As noted above, the Act required an annual audit of non-federal entities receiving a certain level of federal financial assistance. A single audit (i.e., one audit of the entire entity) performed under the Act is intended to satisfy all federal agencies providing assistance to the entity. Although nonprofit organizations and universities were not included in the original act, on April 22, 1996 guidelines were established in OMB Circular A‑133, Audits of Institutions of Higher Education and Other Non‑Profit Institutions which prescribe policies or specific audit requirements for these groups of grant recipients.
Single Audit Act Amendments of 1996
On July 5, 1996, the Single Audit Act Amendments of 1996 were signed into law. OMB substantially revised Circular A-133 (June 24, 1997) to incorporate the provisions of the amended Act and the guidelines of A-128, which were rescinded.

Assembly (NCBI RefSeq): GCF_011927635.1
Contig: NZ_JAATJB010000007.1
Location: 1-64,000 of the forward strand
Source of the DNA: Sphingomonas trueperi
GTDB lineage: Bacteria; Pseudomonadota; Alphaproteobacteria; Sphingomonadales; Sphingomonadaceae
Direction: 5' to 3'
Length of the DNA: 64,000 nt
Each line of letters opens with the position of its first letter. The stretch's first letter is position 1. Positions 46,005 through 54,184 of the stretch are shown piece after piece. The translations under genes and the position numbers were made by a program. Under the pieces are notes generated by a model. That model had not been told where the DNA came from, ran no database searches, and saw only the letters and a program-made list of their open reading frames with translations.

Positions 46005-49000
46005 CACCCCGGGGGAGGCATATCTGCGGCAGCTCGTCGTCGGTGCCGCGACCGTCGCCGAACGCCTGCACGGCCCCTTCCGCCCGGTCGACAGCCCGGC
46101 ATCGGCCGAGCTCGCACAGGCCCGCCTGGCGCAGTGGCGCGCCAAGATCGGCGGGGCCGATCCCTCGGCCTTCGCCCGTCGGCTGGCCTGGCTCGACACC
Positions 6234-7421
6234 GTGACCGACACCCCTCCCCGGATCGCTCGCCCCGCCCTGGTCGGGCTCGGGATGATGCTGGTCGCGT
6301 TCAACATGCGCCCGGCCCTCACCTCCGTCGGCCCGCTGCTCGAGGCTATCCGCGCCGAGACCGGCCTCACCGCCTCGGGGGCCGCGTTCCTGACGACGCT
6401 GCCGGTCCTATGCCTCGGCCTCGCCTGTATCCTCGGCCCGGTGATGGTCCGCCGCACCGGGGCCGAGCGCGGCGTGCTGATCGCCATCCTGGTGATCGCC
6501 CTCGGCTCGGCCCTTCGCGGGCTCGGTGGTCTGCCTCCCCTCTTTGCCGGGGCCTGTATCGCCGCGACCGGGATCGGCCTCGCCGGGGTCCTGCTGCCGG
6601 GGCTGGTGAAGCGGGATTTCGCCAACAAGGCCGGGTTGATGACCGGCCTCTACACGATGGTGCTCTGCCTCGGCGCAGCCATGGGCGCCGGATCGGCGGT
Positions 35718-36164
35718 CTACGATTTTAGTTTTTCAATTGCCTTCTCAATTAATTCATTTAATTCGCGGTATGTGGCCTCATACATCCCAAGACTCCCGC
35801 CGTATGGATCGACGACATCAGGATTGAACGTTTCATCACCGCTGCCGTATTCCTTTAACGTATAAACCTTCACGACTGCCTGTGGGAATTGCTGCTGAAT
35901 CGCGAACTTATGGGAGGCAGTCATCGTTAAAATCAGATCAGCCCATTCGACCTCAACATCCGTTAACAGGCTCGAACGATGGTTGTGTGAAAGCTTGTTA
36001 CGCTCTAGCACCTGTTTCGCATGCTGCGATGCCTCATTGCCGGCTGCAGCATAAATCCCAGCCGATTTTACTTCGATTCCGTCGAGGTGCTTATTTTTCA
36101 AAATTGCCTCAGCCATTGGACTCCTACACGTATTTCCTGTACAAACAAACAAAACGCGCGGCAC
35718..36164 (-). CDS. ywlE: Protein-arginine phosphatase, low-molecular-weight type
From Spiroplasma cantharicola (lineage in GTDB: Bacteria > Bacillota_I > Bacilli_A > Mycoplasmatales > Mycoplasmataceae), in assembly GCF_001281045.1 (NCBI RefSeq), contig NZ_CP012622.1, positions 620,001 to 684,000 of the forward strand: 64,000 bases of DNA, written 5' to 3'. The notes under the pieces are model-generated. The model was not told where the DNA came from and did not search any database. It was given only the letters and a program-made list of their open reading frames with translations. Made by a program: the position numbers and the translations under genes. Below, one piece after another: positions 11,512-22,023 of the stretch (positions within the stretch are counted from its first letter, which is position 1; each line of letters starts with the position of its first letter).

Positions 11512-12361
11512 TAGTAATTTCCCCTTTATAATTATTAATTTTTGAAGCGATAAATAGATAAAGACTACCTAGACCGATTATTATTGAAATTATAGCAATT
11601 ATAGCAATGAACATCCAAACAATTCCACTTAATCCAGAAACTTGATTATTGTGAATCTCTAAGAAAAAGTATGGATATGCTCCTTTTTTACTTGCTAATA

Circular A-133 was further revised in June 2003.
Following is a summary of the Single Audit Act Amendments of 1996 and the revised Circular A-133:
The minimum threshold at which a Single Audit must be conducted is $500,000 in federal award expenditures. Not-for-profit organizations receiving less than $500,000 in federal grants do not need to have their own audit but arrangements can be made for audits by their funding agency, the agency's inspector general or the GAO.
Audits generally must be conducted on an annual basis. Not-for‑profits that conduct program‑specific audits may choose biennial audits if they receive permission from the federal grantor agency or the pass‑through entity from which funds are received and biennial audits must cover both years.
All grant recipients are required to prepare a Schedule of Expenditures of Federal and Non-Federal Awards that identifies expenditures, including non-cash awards, of federal monies by federal program using the five-digit class code contained in the CFDA.